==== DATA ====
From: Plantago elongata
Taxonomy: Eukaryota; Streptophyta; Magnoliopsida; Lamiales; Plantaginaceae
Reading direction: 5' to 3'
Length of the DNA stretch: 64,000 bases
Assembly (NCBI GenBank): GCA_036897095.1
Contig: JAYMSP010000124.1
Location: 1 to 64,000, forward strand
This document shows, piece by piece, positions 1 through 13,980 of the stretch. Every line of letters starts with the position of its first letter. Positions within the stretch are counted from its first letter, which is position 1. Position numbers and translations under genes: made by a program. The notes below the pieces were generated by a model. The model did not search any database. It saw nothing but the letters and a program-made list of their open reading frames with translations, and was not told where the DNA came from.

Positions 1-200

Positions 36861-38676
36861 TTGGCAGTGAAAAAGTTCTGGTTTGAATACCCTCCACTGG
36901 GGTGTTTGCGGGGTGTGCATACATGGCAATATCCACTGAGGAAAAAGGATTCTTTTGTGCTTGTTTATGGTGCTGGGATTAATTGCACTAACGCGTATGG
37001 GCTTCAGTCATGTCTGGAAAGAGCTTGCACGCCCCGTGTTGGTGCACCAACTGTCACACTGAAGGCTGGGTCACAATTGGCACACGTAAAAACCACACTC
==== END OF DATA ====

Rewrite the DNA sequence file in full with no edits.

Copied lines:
From: Plantago elongata
Taxonomy: Eukaryota; Streptophyta; Magnoliopsida; Lamiales; Plantaginaceae
Reading direction: 5' to 3'
Length of the DNA stretch: 64,000 bases
Assembly (NCBI GenBank): GCA_036897095.1
Contig: JAYMSP010000124.1
Location: 1 to 64,000, forward strand
This document shows, piece by piece, positions 1 through 13,980 of the stretch. Every line of letters starts with the position of its first letter. Positions within the stretch are counted from its first letter, which is position 1. Position numbers and translations under genes: made by a program. The notes below the pieces were generated by a model. The model did not search any database. It saw nothing but the letters and a program-made list of their open reading frames with translations, and was not told where the DNA came from.

Positions 1-200

Positions 36861-38676
36861 TTGGCAGTGAAAAAGTTCTGGTTTGAATACCCTCCACTGG
36901 GGTGTTTGCGGGGTGTGCATACATGGCAATATCCACTGAGGAAAAAGGATTCTTTTGTGCTTGTTTATGGTGCTGGGATTAATTGCACTAACGCGTATGG
37001 GCTTCAGTCATGTCTGGAAAGAGCTTGCACGCCCCGTGTTGGTGCACCAACTGTCACACTGAAGGCTGGGTCACAATTGGCACACGTAAAAACCACACTC